Secrets Revealed in Container Images: An Internet-wide Study on Occurrence and Impact


Containerization allows bundling applications and their dependencies into a single image. The containerization framework Docker eases the use of this concept and enables sharing images publicly, gaining high momentum. However, it can lead to users creating and sharing images that include private keys or API secrets—either by mistake or out of negligence. This leakage impairs the creator’s security and that of everyone using the image. Yet, the extent of this practice and how to counteract it remains unclear. In this paper, we analyze 337,171 images from Docker Hub and 8,076 other private registries unveiling that 8.5% of images indeed include secrets. Specifically, we find 52,107 private keys and 3,158 leaked API secrets, both opening a large attack surface, i.e., putting authentication and confidentiality of privacy-sensitive data at stake and even allow active attacks. We further document that those leaked keys are used in the wild: While we discovered 1,060 certificates relying on compromised keys being issued by public certificate authorities, based on further active Internet measurements, we find 275,269 TLS and SSH hosts using leaked private keys for authentication. To counteract this issue, we discuss how our methodology can be used to prevent secret leakage and reuse.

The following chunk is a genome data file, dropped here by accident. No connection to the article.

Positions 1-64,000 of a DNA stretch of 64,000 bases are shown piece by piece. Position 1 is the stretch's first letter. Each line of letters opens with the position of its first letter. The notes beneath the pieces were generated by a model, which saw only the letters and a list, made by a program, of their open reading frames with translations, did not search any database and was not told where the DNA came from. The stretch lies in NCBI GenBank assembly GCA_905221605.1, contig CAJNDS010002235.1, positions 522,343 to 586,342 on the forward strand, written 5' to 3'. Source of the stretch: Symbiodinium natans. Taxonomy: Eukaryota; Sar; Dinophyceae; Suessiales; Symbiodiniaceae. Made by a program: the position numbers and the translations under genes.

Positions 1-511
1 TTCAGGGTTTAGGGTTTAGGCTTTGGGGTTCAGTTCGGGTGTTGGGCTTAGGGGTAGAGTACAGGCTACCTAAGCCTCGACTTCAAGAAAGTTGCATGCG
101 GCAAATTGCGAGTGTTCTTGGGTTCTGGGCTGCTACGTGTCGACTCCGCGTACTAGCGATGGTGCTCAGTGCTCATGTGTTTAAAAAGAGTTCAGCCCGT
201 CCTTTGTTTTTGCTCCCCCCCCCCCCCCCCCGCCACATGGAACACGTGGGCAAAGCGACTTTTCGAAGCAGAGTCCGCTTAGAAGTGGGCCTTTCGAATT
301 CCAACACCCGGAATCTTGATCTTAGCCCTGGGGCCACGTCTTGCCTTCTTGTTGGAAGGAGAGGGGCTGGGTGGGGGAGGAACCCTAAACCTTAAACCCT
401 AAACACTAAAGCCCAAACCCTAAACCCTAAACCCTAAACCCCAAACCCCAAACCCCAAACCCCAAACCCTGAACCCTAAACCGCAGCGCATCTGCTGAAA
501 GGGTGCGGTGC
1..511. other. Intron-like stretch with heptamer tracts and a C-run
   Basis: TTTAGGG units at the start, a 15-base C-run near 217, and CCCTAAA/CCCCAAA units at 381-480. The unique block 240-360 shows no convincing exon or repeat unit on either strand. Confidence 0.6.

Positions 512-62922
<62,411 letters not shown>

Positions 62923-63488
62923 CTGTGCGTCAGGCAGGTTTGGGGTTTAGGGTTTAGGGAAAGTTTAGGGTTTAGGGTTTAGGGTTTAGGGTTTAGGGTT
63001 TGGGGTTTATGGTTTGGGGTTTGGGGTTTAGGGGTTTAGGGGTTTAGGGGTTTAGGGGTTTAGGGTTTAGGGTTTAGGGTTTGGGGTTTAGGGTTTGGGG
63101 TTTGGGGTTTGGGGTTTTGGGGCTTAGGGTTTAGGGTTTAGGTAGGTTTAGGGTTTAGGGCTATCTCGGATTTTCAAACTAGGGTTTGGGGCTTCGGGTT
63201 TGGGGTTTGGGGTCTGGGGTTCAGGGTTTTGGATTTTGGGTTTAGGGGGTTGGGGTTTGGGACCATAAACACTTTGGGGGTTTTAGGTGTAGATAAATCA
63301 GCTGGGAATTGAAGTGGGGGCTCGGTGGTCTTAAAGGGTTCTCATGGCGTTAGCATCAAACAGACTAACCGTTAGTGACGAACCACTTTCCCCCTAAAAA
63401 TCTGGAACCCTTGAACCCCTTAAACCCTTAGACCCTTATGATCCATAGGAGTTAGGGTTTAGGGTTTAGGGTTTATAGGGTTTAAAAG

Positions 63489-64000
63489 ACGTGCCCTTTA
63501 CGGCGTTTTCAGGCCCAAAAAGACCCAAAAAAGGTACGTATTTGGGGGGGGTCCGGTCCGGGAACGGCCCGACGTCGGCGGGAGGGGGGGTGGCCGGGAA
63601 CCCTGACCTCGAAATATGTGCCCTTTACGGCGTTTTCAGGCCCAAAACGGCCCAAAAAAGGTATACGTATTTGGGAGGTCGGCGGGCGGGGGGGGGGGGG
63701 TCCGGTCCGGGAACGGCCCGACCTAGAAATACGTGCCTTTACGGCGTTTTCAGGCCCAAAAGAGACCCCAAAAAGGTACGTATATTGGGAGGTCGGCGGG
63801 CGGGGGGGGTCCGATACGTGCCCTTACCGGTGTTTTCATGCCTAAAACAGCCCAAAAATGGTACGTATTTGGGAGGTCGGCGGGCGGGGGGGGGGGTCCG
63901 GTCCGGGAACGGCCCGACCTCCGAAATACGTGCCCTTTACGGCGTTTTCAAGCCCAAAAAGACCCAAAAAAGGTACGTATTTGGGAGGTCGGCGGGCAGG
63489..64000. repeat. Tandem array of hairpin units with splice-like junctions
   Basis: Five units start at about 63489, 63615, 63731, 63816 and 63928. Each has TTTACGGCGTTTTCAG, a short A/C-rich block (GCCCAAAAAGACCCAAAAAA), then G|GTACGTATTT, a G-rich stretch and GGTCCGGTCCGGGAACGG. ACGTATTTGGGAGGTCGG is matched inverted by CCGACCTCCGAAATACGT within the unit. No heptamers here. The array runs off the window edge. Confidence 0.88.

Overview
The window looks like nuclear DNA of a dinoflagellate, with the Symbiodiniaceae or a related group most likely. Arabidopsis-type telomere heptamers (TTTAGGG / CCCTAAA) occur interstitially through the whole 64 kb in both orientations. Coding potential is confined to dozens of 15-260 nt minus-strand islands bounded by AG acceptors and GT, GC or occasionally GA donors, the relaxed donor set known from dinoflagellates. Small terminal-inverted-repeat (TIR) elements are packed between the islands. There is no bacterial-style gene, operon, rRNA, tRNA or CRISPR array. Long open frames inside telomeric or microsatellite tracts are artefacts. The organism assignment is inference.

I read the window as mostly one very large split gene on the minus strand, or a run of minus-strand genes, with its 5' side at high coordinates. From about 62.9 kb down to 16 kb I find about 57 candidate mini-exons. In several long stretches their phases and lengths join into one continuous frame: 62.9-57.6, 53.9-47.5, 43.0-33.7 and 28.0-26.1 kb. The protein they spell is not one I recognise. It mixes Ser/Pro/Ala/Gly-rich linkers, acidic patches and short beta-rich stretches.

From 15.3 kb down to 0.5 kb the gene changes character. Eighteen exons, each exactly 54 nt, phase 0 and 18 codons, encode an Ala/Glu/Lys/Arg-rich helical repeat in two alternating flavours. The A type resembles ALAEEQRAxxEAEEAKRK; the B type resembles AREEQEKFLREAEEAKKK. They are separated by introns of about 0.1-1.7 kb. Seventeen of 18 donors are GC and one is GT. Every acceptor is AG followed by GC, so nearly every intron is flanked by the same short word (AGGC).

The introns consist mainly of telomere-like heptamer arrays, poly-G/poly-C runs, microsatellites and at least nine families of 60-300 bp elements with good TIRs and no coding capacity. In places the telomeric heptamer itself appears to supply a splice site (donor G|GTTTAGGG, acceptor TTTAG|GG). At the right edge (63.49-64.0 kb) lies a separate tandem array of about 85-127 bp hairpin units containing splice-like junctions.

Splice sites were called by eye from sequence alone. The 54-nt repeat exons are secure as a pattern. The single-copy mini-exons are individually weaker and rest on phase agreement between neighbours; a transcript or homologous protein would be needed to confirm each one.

Proceedings of the 2023 ACM Asia Conference on Computer and Communications Security (ASIACCS ‘23), July 10-14, 2023, Melbourne, VIC, Australia